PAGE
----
Usually on Sundays, Viola would grab a few drinks with some of the other girls in the cast, but she wanted to be well rested for her proper West End star turn. Viola knew her theater history: Every great star was discovered by accident. And she knew, deep in her selfish heart, that she was a great star. She fantasized that she would be discovered. She had the talent, the looks, and the drive. And she wanted to move beyond the stage and start acting in films. She had already played small parts in the British soap operas EastEnders and Coronation Street, but she was tired of always playing second fiddle, or even fifth or sixth fiddle, and was afraid that she was becoming typecast. She was nearly twenty-four; she didn’t have much time left. Let the others drink all night in the Ku Bar, she was heading home to bed.
It was a spectacular fall night, cloudless and balmy, when she left the bar early, and she decided she’d walk to her nearby Soho flat.
She’d not gone more than two hundred yards when Viola felt the skin on the back of her neck tingle. She’d been a dancer all her life, and every dancer had experienced the same sensation, usually when someone in the audience was focusing on them.
Viola knew that someone was watching her.
At eleven thirty P.M., the London streets were filled with Sunday night carousers. Viola pulled her bag closer to her chest and picked up her pace, walking briskly down Shaftesbury Avenue. There had been a series of violent muggings lately, and she did not plan to fall victim to one of them. Her flat was less than ten minutes away. She kept glancing behind at every corner, but she could see no one, although the tingle at the back of her neck remained. Viola hurried up the less crowded Dean Street and was half running by the time she reached the almost empty Carlisle Place.
It was only when she reached the safety of her building and had closed the door behind her that Viola relaxed. She made a mental note to talk to her shrink about her growing anxiety attacks. For an actress she led a fairly vanilla life, and the chance of someone like her ever getting hurt was practically nil. She laughed at her ridiculous fear as she hummed one of Nancy’s signature songs. Standing in the hallway, she checked through the day’s mail, throwing away a few overdue bills and keeping a coupon for Anthropologie, which had recently opened on Regent Street. Her mind shifted to far more practical matters as she wondered if she could convince the wardrobe mistress to alter Nancy’s red dress in order to show a bit of extra cleavage and accentuate her two best features.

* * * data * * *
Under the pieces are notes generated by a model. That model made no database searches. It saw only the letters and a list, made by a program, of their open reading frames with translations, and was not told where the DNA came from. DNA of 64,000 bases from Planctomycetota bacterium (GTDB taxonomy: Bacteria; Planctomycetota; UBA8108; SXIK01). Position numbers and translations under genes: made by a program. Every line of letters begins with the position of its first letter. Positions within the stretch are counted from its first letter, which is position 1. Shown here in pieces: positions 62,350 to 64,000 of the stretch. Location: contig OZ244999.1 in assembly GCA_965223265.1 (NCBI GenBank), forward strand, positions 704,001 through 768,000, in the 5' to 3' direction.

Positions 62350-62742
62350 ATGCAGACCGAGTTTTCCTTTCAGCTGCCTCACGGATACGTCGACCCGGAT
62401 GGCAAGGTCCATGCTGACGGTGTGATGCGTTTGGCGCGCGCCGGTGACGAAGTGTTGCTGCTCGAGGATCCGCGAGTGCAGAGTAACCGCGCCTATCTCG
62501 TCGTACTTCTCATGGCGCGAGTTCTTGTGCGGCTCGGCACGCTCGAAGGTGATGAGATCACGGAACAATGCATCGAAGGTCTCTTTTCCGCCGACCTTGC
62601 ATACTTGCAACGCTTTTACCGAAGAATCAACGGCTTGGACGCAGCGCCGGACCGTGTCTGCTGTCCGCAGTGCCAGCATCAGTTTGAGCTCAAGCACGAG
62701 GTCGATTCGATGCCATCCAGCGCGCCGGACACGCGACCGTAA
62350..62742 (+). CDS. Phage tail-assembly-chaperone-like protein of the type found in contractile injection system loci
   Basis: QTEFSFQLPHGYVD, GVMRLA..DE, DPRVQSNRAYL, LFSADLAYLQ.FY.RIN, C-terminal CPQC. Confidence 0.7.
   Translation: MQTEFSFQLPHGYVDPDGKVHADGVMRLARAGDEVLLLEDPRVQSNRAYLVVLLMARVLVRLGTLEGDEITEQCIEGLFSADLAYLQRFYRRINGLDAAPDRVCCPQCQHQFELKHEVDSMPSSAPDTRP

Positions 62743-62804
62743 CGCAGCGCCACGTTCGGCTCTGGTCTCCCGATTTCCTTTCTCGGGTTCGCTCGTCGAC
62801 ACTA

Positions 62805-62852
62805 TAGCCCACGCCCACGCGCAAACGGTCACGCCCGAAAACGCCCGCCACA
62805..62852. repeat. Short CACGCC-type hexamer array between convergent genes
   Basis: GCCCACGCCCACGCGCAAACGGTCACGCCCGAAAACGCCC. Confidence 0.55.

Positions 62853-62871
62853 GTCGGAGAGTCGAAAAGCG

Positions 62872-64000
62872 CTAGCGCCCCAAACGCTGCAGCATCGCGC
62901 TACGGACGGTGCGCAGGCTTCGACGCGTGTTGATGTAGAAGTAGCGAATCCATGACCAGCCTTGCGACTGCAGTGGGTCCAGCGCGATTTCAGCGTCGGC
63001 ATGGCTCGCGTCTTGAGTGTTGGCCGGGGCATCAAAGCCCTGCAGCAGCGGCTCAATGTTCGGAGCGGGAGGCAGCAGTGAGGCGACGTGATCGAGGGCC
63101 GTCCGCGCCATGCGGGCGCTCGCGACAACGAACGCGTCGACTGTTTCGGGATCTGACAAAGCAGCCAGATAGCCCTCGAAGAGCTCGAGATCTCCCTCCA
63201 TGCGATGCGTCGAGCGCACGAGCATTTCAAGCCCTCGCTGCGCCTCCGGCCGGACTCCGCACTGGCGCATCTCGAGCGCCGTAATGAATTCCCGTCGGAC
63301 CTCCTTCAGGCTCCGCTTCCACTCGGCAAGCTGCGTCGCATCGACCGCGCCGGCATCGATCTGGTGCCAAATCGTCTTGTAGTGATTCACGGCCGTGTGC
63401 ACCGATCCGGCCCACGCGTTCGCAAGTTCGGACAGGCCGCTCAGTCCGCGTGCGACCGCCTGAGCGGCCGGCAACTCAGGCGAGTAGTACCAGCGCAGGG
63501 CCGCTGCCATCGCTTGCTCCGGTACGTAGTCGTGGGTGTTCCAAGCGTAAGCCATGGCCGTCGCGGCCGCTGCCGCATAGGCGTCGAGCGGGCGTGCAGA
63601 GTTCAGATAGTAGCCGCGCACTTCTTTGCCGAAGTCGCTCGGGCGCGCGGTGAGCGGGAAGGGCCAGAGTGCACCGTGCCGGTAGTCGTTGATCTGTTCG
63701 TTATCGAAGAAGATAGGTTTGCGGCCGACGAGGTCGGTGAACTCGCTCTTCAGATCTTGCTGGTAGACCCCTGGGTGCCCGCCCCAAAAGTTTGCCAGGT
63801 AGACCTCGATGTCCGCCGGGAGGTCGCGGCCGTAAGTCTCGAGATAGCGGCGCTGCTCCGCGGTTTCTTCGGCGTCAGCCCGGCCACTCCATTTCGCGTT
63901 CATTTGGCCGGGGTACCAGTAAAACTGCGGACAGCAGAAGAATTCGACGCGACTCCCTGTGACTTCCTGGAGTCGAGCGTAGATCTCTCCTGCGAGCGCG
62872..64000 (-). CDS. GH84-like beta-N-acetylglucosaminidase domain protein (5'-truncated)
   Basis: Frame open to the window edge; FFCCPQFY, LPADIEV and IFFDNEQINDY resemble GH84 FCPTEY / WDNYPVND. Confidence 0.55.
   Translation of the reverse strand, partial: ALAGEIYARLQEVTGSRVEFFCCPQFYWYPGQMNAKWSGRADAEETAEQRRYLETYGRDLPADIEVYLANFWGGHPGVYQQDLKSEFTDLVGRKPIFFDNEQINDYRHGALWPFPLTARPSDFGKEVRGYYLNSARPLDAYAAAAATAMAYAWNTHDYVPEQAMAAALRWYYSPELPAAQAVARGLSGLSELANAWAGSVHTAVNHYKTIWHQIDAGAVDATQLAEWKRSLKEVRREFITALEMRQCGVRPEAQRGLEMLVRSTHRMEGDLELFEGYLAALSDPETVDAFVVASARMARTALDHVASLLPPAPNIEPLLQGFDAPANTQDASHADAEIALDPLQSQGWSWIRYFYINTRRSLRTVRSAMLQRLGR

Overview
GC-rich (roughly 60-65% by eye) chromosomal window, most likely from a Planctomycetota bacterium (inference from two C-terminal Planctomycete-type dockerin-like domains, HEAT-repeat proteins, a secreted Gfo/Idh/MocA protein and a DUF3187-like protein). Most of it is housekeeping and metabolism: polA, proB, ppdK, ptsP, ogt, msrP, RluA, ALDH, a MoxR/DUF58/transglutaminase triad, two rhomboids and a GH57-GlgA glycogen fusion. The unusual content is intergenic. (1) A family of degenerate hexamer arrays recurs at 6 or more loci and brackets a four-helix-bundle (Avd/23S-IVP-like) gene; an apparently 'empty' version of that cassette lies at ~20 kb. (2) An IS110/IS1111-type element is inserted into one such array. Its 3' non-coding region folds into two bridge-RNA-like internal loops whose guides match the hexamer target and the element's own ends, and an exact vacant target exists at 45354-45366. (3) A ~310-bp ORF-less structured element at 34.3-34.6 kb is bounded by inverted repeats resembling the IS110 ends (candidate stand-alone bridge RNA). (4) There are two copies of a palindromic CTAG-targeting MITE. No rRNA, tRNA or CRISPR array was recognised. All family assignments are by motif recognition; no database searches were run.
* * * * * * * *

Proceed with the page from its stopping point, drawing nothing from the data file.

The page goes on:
It was when she started up the stairs that she heard the muffled cry in 1C. Mrs. Clay’s flat.
Not usually one to get involved in other people’s business, especially when the other person was a septuagenarian who constantly complained that Viola made too much noise, she began to climb the stairs. Then there was the faint tinkle of breaking glass. Viola stopped, then turned back down the stairs: Something was wrong.
Standing outside the old woman’s door, she pressed her face against the cool wood, closing her eyes and listening. But the only sound she could make out from within was a faint rasping, like the sound of labored breathing.
She knocked quietly, conscious that she did not want to wake the other neighbors. When there was no response, she pressed her finger to the lighted bell. Tchaikovsky’s 1812 Overture blared on the other side of the door. For a moment she thought it might be the bell she was hearing before she realized it was probably the classical radio station, the only station Mrs. Clay listened to—usually very early in the morning.
Still no response.
She pressed the bell again and realized that the music sounded unnaturally loud. She’d never heard any sounds from the old woman’s flat this late in the evening. Viola suddenly wondered if Mrs. Clay had suffered a heart attack. She looked the picture of health and was extremely spry for her age. “Good country air,” she had once told Viola as she chastised her for smoking, a habit she’d picked up at drama school. “When I was a girl, I lived in the country. That kind of air nourishes you for life.”